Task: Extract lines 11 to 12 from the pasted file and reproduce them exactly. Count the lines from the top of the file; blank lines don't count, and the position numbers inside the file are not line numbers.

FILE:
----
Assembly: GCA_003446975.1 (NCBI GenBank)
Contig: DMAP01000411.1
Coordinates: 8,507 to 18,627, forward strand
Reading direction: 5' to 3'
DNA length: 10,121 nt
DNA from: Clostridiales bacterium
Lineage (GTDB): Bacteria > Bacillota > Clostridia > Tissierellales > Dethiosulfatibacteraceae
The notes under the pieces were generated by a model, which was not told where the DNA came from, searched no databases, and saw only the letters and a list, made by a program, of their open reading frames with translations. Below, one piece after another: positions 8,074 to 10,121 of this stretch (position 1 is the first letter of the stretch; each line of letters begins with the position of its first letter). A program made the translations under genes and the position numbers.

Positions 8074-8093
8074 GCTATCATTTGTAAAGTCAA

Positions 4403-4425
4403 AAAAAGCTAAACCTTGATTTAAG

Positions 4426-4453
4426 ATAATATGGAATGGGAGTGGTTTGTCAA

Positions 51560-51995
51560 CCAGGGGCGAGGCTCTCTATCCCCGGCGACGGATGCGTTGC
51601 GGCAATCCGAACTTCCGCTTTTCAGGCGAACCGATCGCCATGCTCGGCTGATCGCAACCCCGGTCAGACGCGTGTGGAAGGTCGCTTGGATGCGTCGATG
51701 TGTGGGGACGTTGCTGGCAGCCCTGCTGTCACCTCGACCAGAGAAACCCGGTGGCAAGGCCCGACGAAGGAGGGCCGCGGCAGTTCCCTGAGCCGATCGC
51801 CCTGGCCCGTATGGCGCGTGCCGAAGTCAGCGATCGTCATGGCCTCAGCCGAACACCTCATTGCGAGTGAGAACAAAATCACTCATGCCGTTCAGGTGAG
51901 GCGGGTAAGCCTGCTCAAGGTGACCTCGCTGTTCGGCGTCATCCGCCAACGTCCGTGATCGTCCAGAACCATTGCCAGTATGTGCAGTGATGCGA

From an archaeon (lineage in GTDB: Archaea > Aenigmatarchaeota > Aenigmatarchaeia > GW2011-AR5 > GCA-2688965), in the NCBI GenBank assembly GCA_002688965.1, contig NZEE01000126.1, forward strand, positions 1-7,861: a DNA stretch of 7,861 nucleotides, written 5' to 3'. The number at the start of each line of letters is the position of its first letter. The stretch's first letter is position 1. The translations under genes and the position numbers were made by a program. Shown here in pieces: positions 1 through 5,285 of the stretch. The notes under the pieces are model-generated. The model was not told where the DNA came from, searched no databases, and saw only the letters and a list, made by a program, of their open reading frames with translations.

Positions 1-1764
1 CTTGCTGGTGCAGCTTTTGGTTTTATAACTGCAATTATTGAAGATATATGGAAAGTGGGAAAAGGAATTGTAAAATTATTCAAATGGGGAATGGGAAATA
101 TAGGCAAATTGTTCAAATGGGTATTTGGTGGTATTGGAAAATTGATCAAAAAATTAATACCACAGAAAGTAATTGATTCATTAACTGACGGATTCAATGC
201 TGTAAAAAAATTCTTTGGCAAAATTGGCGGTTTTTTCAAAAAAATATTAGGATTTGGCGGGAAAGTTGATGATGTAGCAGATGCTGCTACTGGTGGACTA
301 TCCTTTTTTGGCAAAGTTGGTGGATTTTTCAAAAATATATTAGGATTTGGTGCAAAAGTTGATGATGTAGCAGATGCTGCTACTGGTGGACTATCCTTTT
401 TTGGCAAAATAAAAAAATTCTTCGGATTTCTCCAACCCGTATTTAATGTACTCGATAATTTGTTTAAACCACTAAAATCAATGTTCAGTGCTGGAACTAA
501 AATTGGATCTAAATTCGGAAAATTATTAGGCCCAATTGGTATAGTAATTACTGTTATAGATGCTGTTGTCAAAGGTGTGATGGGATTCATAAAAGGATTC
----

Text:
Positions 4403-4425
4403 AAAAAGCTAAACCTTGATTTAAG